Thursday, August 7, 2008

Split the baby?

What a mess and why I did not want to do civil law when I was a felony Judge. How does this get resolved? probably split the baby? Give the party access to the road and make them pay for part of the infrastructure that was built?

Solomon-like decision but perhaps wrong.

Courtroom clash yields no progress
By Chris Cobb: The Herald-Zeitung

Road blocks will stay up on Cold Springs Road while two developers continue to wrangle over whether one should have access to a street in between their shopping centers.Courtroom bickering persisted Tuesday and Wednesday, as the neighboring developers of Town Center at Creekside and Canyon Crossings remain locked in a legal battle over whether the latter can access Cold Springs.

The owners of Canyon Crossings — SureCap Village Associates — successfully filed a temporary retraining order in late July that prohibits anyone from using the street while they fight for access.District Judge Dib Waldrip ordered Wednesday that the restraining order will remain in place while the hearing continues, although the two sides won’t be back in court until August 19.

SureCap wants to remove a strip of curb and landscaping that blocks them from accessing Cold Springs.It claims that such strips are against city code and was mistakenly included in a plat approved by the city.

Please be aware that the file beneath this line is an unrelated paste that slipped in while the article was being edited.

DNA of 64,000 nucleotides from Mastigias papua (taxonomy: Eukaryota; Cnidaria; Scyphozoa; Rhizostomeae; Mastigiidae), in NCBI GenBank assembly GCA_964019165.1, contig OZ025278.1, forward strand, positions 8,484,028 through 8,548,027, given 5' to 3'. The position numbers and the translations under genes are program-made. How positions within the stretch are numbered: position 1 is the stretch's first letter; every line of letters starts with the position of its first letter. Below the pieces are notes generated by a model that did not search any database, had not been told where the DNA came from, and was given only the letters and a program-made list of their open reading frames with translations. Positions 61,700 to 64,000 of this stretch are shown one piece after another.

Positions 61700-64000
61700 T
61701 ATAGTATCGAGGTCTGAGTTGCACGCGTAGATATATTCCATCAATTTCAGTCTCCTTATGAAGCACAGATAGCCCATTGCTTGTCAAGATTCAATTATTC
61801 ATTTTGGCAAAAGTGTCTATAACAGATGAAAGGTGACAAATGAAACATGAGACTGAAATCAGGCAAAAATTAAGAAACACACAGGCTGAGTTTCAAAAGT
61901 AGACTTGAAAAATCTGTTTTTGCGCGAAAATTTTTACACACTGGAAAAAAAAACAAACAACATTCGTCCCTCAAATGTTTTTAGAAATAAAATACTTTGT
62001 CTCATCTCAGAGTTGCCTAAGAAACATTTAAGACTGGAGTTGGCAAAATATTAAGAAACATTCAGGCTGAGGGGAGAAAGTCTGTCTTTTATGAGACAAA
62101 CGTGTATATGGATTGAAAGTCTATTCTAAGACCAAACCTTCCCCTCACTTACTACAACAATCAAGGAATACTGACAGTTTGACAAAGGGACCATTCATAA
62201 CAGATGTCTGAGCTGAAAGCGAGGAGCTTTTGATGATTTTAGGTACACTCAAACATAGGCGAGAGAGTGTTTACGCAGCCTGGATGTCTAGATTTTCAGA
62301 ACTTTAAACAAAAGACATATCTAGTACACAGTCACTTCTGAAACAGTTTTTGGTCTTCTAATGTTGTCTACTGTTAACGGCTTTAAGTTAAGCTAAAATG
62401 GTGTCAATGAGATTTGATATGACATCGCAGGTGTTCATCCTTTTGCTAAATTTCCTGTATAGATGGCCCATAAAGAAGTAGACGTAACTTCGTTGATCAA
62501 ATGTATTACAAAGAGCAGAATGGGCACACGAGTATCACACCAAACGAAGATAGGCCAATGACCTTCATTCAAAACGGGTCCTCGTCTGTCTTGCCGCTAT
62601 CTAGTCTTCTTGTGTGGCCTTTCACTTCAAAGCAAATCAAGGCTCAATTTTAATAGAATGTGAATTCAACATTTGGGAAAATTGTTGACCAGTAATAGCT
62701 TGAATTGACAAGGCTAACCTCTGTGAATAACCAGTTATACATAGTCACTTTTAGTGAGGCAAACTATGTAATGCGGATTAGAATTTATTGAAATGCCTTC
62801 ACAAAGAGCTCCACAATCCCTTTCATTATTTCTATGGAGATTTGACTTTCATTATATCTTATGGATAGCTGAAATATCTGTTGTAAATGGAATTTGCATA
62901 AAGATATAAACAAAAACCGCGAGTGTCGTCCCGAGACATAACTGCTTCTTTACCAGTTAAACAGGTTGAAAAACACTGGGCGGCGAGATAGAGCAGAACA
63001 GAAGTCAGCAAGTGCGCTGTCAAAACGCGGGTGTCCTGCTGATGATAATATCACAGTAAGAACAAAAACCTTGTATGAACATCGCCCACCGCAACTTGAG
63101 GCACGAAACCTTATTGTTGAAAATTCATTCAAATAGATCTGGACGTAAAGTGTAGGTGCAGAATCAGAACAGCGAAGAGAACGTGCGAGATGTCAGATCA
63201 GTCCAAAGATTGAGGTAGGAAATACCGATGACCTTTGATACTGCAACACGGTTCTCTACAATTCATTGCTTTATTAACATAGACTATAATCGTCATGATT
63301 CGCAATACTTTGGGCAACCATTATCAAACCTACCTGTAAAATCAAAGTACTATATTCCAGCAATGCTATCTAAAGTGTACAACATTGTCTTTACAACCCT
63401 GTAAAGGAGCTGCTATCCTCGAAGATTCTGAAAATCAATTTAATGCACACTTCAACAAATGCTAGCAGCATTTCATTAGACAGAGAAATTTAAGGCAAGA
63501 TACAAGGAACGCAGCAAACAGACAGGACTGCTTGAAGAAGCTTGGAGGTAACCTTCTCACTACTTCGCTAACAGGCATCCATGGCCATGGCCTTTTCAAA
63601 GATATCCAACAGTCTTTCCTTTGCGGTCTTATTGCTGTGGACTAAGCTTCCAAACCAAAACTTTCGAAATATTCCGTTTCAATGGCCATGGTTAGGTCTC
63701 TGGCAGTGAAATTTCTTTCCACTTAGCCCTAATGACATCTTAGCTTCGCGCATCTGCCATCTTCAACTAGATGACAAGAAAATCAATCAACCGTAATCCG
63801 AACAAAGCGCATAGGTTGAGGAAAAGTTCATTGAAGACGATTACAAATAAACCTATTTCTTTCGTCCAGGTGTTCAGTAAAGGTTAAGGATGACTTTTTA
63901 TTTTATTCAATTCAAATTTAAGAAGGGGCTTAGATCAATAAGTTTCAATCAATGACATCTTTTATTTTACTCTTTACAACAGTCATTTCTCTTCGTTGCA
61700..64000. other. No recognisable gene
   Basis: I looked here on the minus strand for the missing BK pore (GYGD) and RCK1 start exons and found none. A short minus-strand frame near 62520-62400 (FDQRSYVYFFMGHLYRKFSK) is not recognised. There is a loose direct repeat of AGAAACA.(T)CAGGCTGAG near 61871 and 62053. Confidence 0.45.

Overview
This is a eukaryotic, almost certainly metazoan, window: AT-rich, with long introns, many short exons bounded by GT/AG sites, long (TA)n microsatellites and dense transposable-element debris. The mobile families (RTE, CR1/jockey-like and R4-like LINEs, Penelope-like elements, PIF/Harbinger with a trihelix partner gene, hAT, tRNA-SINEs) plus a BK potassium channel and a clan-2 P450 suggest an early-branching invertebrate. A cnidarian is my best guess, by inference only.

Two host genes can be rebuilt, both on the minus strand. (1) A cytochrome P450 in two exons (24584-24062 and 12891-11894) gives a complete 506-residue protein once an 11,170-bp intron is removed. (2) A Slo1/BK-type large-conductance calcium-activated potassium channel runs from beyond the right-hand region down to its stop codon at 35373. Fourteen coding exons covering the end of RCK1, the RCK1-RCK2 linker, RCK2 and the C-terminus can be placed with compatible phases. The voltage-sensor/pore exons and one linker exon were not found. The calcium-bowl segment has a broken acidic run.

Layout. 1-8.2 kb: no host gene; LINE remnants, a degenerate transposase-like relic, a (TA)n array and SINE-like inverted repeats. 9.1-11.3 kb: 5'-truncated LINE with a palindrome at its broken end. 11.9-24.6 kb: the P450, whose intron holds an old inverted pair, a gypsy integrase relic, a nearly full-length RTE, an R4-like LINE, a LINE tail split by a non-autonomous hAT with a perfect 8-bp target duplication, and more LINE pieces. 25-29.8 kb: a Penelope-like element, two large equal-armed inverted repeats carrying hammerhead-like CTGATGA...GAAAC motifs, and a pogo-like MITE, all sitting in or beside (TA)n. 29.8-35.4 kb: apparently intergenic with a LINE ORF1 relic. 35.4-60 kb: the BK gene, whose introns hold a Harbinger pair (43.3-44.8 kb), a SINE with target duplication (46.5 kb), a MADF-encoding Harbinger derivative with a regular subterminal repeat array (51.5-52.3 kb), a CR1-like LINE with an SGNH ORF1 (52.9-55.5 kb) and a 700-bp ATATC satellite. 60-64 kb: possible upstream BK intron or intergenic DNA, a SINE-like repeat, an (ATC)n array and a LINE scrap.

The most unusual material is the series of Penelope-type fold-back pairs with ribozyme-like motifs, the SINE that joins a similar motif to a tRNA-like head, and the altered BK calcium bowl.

NewQuest Properties claims the other developer is trying to use improvements built for the city as part of Creekside without SureCap having to pay for it.

NewQuest paid for the construction of more than $26 million in road and drainage improvements as part of a tax increment reinvestment zone agreement with the city.

Its initial investment is designed to be paid back by the city over time using future tax revenues.

Despite being in district court for hours both Tuesday and Wednesday, the judge has only heard testimony from a handful of witnesses, primarily discussing the original plans for the two developments.

More testimony will follow on Aug. 19, and city officials are shooting for an amicable outcome.“We would hope that both developers can work out a solution, develop their properties and go about their business,” said City Attorney Alan Wayland. “That would be our ultimate solution.”